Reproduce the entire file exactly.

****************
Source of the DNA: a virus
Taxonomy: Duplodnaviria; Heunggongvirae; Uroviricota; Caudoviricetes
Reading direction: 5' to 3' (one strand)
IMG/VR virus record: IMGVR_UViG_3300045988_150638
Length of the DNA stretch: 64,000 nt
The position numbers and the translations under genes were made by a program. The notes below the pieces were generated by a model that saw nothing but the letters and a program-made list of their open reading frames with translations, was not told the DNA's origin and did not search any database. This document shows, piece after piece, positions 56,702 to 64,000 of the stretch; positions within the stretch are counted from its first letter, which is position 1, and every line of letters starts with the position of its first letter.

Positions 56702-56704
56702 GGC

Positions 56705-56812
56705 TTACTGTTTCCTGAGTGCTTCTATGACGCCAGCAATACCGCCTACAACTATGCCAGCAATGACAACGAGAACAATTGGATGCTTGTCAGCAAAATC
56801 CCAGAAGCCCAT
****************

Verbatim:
Source of the DNA: a virus
Taxonomy: Duplodnaviria; Heunggongvirae; Uroviricota; Caudoviricetes
Reading direction: 5' to 3' (one strand)
IMG/VR virus record: IMGVR_UViG_3300045988_150638
Length of the DNA stretch: 64,000 nt
The position numbers and the translations under genes were made by a program. The notes below the pieces were generated by a model that saw nothing but the letters and a program-made list of their open reading frames with translations, was not told the DNA's origin and did not search any database. This document shows, piece after piece, positions 56,702 to 64,000 of the stretch; positions within the stretch are counted from its first letter, which is position 1, and every line of letters starts with the position of its first letter.

Positions 56702-56704
56702 GGC

Positions 56705-56812
56705 TTACTGTTTCCTGAGTGCTTCTATGACGCCAGCAATACCGCCTACAACTATGCCAGCAATGACAACGAGAACAATTGGATGCTTGTCAGCAAAATC
56801 CCAGAAGCCCAT